A relevant question concerns whether the seropositive results obtained with the IgM / IgG immunoassays available for SARS-CoV-2 indicate the presence of neutralizing antibodies. In a previously published study, neutralizing antibodies increased in line with immunoglobulin titers after symptom onset21, and the results were confirmed in other studies22.23. One of these studies showed that a large proportion of convalescent plasma samples have modest antibody levels and that commercially available tests have varying degrees of accuracy in predicting the activity of neutralizing antibodies.23. Taken together, these results provide immediate clinical relevance to serological findings which can be equated with the activity of neutralizing antibodies and could serve as a valuable “road map” to guide the choice and interpretation of serological tests for SARS. -CoV-2. However, in a Chinese study, the titers of neutralizing antibodies against SARS-CoV-2 appeared to vary widely, and in 117 patients available for a two-week follow-up appointment, the levels of neutralizing antibodies were significantly reduced compared to at the levels at the exit.24. More recently, a prospective and longitudinal serological survey of a large cohort of healthcare workers revealed the presence of anti-peak antibodies associated with a minimal risk of further infection with SARS-CoV-2 during the 31 weeks. monitoring.25. These laboratory observations require long-term serial testing to confirm or rule out whether long-term immunity to SARS-CoV-2 confers protection against reinfection.
Our data indicate that at the 6-month follow-up, the level of humoral immunity was maintained and in some groups the median level of SARS-CoV-2 antibodies was even increased. Our results extend our current understanding of whether the immune response to SARS-CoV-2 infection decreases over time. Studies have shown that anti-SARS-CoV-2 antibody levels remain stable for several months after infection, but there are also conflicting reports, suggesting that the antibody titer decreases rapidly, especially in people. with milder disease.26. The rate of degradation appears to depend on the type of antigen, and anti-S antibodies are believed to be stable for at least 3 months26. In a study of> 30,000 individuals with anti-SARS-CoV-2 antibodies, neutralization titers correlated with anti-peak binding titers and most individuals who recovered from mild illness showed moderate to high titers. Longitudinal assessment was performed in a subset of 121 who were tested at different times observing stable levels for at least 3 months followed by a reduction limited to 5 months27. In another study, samples were collected at multiple times after severe COVID and only 3 in 70 people showed anti-RBD IgG seroreversion at 3 months28. In a surveillance study of> 3,000 health workers followed for a median of 4 months, 16% tested positive for IgG antibodies. While a decrease in titer was observed for anti-core antibodies at 3 months, 94% of individuals with anti-spike antibodies maintained a detectable titer at 6 months, although a quantitative analysis was not. carried out.25. Also Thangaraj et al.30 observed a marked decrease in anti-core and anti-spike antibodies, but the persistence of neutralizing anti-receptor-binding domain antibodies in 86.2% of participants more than 6 months after diagnosis and Epaulard et al.30 confirmed this result with longer follow-up. In their report, neutralizing antibodies of the anti-receptor binding domain remained detectable 7 months after infection in 65 of 67 patients, and antibody levels remained stable between 6 months and 1 year.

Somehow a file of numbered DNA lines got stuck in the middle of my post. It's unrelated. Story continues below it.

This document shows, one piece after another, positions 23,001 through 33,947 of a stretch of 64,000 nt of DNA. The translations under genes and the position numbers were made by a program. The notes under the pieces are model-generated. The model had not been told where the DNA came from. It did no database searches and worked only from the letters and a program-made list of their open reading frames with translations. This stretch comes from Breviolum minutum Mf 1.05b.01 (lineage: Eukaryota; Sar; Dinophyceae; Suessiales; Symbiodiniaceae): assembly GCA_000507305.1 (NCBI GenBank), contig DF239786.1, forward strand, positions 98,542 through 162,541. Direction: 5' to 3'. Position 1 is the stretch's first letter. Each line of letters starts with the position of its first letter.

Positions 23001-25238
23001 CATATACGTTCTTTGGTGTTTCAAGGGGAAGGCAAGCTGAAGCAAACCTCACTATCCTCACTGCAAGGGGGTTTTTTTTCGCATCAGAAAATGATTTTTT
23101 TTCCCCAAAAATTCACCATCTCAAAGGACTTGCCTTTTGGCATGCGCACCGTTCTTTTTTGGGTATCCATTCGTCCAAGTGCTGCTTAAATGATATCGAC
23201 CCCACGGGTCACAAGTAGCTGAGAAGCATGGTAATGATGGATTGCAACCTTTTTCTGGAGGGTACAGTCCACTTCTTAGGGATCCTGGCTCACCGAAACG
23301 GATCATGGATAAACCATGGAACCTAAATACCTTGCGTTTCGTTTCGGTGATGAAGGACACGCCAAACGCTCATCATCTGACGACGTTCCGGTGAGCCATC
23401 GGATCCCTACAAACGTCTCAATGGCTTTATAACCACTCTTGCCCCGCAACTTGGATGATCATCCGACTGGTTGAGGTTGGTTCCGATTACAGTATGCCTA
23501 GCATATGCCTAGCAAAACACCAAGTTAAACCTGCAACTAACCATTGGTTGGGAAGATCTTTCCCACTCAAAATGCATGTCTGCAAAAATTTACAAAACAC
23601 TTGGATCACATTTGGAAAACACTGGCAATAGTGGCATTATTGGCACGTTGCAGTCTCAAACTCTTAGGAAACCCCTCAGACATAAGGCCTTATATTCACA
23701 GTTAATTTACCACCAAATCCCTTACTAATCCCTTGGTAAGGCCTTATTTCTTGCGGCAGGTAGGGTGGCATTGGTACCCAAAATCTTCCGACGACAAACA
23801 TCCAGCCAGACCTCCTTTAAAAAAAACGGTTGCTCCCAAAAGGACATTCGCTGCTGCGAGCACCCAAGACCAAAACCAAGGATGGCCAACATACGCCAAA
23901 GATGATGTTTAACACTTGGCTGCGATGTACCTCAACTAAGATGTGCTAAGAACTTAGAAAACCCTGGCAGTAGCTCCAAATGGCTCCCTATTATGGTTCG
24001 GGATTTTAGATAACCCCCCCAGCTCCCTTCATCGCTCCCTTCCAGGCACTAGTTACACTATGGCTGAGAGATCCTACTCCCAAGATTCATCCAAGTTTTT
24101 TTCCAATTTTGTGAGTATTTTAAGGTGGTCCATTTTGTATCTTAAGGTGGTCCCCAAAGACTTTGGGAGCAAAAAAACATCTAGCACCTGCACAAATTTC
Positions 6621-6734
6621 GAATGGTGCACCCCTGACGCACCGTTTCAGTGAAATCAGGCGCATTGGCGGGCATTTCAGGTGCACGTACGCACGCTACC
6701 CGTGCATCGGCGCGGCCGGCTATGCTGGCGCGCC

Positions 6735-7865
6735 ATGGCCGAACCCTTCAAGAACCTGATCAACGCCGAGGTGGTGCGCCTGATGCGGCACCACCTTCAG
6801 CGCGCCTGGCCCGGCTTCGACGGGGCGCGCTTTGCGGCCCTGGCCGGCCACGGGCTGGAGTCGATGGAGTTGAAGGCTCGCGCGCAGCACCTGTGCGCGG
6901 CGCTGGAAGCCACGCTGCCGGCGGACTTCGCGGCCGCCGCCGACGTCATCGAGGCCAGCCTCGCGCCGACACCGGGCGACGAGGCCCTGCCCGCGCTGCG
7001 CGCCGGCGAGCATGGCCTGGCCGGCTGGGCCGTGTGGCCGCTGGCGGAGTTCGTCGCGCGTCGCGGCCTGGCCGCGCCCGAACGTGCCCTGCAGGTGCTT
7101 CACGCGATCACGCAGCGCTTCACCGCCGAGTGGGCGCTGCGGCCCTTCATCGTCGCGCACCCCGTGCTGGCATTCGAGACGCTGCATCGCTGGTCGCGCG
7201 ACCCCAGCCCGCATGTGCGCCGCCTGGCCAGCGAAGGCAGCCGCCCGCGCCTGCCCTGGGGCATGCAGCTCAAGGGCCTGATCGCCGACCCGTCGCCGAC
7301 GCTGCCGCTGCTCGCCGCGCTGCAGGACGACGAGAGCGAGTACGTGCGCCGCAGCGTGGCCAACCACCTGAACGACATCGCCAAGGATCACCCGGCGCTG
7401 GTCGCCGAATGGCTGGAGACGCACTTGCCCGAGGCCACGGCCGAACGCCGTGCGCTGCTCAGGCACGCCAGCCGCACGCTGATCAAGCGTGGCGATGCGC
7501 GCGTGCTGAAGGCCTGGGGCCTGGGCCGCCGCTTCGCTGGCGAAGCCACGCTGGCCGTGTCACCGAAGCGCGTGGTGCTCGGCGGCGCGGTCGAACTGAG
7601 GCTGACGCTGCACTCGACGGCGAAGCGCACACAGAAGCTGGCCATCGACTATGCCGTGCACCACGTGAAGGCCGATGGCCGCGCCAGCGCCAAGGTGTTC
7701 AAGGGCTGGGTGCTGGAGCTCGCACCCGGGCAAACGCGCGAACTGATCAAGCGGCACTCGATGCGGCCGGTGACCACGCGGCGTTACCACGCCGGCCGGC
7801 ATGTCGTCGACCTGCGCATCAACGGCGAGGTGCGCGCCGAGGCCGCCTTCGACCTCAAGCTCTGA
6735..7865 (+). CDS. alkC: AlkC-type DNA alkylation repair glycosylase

This kind of knowledge about specific serological tests and long-term serial blood tests will allow scientists to better understand how long these antibodies persist and whether they determine protection against reinfection and transmission. This information can also help public health officials understand the extent of the outbreak and could help support the development of COVID-19 treatments and vaccines. In times of limited vaccine dose availability, assessing SARS-CoV-2 seropositivity in different samples of the population can help define a priority scale for immunization access that may be postponed in individuals. having high antibody levels. Additionally, assessing the antibody response to SARS-CoV-2 can help support a reliable disease surveillance system and assess community risk.
The strengths of the study are the contemporary assessment of different groups of individuals living in the same area and workplace (a teaching hospital) during the pandemic, thus giving a comprehensive assessment of the spread of infection. by SARS-CoV-2 by individuals with a range of occupational and environmental risks, and its prospective assessment of humoral immunity. Limitations of the study include the limited sample size, the fact that the 3-month PCR test was only performed in 88% of those enrolled, and the six-month serological assessment was not performed. than in positive people at 3 months. In addition, recall and social desirability biases in symptom reporting cannot be ruled out.
In conclusion, the present study shows that humoral immunity against the SARS-CoV-2 virus is not transient; conversely, it can last several months. Among the most relevant factors influencing antibody titer are age, gender, contact with infected individuals, history of disease, clinical severity, and smoking status.